May 9, 2018 / 12:45 PM / 11 days ago

China's ZTE says main business operations cease due to U.S. ban

HONG KONG (Reuters) - ZTE Corp’s (0763.HK) (000063.SZ) main business operations have ceased due to a ban imposed by the U.S. government, but China’s second biggest telecom equipment maker is trying to have the ban modified or reversed, it said on Wednesday.

FILE PHOTO: A ZTE smart phone is pictured in this illustration taken April 17, 2018. REUTERS/Carlo Allegri/Illustration/File Photo

ZTE was hit by a ban last month from Washington, forbidding U.S. firms from supplying it with components and technology after it was found to have violated U.S. export restrictions by illegally shipping goods to Iran.

“As a result of the Denial Order, the major operating activities of the company have ceased,” ZTE said in the exchange filings late on Wednesday.

“As of now, the company maintains sufficient cash and strictly adheres to its commercial obligations subject in compliance with laws and regulations,” it said.

The U.S. action, first reported by Reuters, could be devastating to ZTE.

As one of the world’s largest telecom equipment makers alongside Huawei [HWT.UL], Ericsson (ERICb.ST) and Nokia (NOKIA.HE), ZTE relies on U.S. companies such as Qualcomm (QCOM.O) and Intel (INTC.O) for up to a third of its components.

Analysts have said it will be hard for ZTE to stay competitive even if it could find non-American suppliers.

Taiwanese semiconductor company Mediatek (2454.TW) said last week it had received a permit from the Taiwanese government to continue to supply ZTE.

ZTE said it was actively communicating with the U.S. government “in order to facilitate the modification or reversal of the Denial Order by the U.S. government and forge a positive outcome in the development of matters.”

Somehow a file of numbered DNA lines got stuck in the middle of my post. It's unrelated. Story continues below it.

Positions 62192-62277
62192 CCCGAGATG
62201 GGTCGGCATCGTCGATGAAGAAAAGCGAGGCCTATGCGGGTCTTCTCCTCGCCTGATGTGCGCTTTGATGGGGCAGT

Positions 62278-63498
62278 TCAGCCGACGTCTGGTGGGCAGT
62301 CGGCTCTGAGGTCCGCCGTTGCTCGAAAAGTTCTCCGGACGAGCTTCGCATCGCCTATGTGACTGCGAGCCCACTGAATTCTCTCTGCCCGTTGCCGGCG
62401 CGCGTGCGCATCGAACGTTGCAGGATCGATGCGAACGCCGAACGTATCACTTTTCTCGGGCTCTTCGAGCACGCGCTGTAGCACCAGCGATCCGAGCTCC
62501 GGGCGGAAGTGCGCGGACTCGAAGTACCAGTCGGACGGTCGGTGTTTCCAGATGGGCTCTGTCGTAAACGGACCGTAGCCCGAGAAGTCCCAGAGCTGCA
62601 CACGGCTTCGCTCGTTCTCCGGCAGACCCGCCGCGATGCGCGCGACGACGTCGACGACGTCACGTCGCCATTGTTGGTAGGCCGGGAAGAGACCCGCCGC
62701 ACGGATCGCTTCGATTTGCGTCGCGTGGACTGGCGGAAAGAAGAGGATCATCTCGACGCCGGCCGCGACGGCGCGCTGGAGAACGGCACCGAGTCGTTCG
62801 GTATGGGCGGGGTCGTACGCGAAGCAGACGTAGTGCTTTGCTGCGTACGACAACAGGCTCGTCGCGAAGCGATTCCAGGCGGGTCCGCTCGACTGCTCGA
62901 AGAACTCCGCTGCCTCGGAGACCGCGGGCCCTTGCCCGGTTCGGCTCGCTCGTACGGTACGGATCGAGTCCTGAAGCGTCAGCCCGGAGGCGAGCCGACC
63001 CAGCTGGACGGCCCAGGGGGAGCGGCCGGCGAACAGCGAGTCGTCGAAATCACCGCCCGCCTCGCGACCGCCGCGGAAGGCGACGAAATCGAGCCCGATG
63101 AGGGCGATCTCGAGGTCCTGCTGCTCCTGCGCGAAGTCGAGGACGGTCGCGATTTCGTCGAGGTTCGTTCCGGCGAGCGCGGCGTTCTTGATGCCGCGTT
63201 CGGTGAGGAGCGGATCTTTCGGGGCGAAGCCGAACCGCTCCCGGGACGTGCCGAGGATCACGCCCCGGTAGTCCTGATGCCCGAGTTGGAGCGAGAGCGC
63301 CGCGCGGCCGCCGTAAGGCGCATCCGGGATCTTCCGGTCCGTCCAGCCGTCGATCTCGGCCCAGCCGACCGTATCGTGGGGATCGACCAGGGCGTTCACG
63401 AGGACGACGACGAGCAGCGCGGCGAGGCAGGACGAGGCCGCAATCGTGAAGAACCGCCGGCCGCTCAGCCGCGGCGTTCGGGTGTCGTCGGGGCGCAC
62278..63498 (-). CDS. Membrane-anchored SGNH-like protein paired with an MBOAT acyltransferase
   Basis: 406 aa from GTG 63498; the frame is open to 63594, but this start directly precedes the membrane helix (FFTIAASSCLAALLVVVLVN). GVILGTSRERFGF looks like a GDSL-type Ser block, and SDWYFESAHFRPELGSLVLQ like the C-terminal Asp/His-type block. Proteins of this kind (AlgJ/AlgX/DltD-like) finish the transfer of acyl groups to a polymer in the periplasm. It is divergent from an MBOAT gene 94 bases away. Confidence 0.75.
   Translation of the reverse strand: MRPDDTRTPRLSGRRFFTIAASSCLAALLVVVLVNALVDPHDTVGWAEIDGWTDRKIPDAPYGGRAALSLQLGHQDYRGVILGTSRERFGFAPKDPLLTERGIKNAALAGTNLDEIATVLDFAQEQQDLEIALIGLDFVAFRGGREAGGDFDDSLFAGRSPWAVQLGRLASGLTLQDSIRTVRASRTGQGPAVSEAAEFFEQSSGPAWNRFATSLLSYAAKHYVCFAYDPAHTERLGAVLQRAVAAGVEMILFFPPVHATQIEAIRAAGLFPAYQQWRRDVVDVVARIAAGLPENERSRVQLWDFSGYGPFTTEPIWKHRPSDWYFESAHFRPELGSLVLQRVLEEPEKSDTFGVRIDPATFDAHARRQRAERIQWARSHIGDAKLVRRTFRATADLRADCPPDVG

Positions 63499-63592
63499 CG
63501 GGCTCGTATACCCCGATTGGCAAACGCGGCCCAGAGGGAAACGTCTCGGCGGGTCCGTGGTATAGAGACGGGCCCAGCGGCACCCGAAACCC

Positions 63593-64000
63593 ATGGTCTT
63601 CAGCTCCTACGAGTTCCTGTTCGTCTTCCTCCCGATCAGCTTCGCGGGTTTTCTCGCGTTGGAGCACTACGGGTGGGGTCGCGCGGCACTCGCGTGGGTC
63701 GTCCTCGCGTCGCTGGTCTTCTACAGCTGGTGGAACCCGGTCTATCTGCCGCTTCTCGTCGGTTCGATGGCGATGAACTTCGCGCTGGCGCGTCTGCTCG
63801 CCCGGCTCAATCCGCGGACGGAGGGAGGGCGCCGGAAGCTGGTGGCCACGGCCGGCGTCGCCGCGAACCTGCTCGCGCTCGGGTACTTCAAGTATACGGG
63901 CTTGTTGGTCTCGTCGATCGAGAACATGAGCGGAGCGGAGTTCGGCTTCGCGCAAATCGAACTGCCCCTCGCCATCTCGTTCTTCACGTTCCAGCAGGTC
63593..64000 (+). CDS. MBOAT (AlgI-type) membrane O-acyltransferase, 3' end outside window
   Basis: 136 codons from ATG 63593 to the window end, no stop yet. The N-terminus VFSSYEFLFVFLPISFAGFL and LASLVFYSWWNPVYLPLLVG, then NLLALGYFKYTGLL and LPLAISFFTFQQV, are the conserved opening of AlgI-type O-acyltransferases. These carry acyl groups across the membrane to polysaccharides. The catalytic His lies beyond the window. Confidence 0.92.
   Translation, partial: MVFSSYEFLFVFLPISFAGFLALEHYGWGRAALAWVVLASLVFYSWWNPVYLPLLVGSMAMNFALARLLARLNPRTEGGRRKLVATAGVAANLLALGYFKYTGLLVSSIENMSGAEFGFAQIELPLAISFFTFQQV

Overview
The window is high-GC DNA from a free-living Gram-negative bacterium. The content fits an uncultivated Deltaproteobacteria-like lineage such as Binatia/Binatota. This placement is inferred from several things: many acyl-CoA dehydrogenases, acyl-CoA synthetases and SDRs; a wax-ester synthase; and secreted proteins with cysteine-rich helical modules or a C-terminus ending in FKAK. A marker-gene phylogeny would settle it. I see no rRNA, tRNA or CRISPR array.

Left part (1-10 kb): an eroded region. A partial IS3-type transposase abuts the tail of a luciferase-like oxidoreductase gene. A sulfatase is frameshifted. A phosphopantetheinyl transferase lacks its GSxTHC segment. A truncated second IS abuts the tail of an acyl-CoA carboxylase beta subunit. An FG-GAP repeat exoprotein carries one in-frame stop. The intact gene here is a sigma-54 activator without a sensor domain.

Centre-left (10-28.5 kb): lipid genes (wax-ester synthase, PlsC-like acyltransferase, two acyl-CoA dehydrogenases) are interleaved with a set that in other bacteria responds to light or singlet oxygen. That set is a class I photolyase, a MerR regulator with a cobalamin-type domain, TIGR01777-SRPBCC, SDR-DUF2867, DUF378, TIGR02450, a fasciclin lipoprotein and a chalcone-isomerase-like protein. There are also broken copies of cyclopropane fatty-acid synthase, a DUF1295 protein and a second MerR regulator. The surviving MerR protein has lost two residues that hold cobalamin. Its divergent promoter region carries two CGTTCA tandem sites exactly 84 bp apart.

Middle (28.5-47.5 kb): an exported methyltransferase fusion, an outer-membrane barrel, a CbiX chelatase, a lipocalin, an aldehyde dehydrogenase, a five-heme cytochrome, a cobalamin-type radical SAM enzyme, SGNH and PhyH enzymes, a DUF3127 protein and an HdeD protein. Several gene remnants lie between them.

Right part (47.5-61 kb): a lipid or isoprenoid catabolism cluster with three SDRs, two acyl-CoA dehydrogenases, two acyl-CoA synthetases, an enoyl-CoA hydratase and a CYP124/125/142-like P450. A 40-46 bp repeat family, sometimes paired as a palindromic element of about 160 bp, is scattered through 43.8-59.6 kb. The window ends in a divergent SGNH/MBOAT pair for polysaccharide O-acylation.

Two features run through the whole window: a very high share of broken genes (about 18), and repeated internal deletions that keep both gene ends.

The ban that threatens to cut off ZTE’s supply chain came amid heightened tension over a possible U.S.-China trade war. The Chinese government raised the issue of ZTE last week with a visiting U.S. trade delegation.

The logo of China's ZTE Corp is seen on a building in Nanjing, Jiangsu province, China April 19, 2018. REUTERS/Stringer/Files

ZTE said on Sunday it had submitted a request to the U.S. Commerce Department for the suspension of the ban.

ZTE appears to have suspended its online stores on its own website as well as on Alibaba Group’s e-commerce platform Taobao over the past few days, which display a “page being updated” message with no products to order.

The Chinese firm did not respond to calls and messages from Reuters seeking comment.

Consumer Cellular Inc, a U.S. wireless operator, said ZTE was unable to continue supplying phones after the sanctions, but had asked the company to hold inventory spots open as it worked to resolve the export ban, said Consumer Cellular Chief Executive John Marick in an interview.

Marick said ZTE has not given guidance on whether its phones can continue receiving software updates from Android, and discussions between the companies have been about ensuring ZTE can supply parts and service to honour phone warranties.

A ZTE employee told Reuters that staff had been reporting to work as normal but “with not much to do”. The employee, who declined to be named, said business trips had been halted.

Employees at ZTE’s headquarters in the southern Chinese technology hub of Shenzhen were cagey about speaking to reporters after the ban was announced, but some voiced concerns.

One employee said this was the “the biggest challenge” for ZTE since he joined 10 years ago. Another said he hoped the Chinese government would help, saying he was confident President Xi Jinping would “sort out this trouble”.

    ZTE settled the sanction case with the U.S. government last March after admitting to illegally shipping products with U.S. technology to countries including Iran and paying a record fine of nearly $900 million.

    Last month, the U.S. government reactivated the ban after it said ZTE violated terms of the settlement and made repeated false statements, which ZTE disputed.

    Reporting by Sijia Jiang and James Pomfret; Additional reporting by Sheila Dang in New York; Editing by Jason Neely and Marguerita Choy

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